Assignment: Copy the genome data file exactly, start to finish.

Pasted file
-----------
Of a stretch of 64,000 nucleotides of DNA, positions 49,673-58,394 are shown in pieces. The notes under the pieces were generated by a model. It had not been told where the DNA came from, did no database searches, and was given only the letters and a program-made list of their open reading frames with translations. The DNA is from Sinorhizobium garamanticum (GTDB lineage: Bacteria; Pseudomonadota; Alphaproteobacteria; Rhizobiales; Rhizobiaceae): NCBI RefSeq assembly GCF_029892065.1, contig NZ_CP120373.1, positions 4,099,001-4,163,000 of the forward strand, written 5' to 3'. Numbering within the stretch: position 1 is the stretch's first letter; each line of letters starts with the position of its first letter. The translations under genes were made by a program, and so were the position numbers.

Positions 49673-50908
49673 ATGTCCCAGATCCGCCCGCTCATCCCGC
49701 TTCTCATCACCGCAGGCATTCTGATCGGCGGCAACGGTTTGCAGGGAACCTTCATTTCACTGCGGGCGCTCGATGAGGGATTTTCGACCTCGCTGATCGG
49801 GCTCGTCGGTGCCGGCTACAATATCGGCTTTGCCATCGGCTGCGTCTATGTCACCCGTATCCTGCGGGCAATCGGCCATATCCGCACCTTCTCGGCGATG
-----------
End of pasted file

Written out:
Of a stretch of 64,000 nucleotides of DNA, positions 49,673-58,394 are shown in pieces. The notes under the pieces were generated by a model. It had not been told where the DNA came from, did no database searches, and was given only the letters and a program-made list of their open reading frames with translations. The DNA is from Sinorhizobium garamanticum (GTDB lineage: Bacteria; Pseudomonadota; Alphaproteobacteria; Rhizobiales; Rhizobiaceae): NCBI RefSeq assembly GCF_029892065.1, contig NZ_CP120373.1, positions 4,099,001-4,163,000 of the forward strand, written 5' to 3'. Numbering within the stretch: position 1 is the stretch's first letter; each line of letters starts with the position of its first letter. The translations under genes were made by a program, and so were the position numbers.

Positions 49673-50908
49673 ATGTCCCAGATCCGCCCGCTCATCCCGC
49701 TTCTCATCACCGCAGGCATTCTGATCGGCGGCAACGGTTTGCAGGGAACCTTCATTTCACTGCGGGCGCTCGATGAGGGATTTTCGACCTCGCTGATCGG
49801 GCTCGTCGGTGCCGGCTACAATATCGGCTTTGCCATCGGCTGCGTCTATGTCACCCGTATCCTGCGGGCAATCGGCCATATCCGCACCTTCTCGGCGATG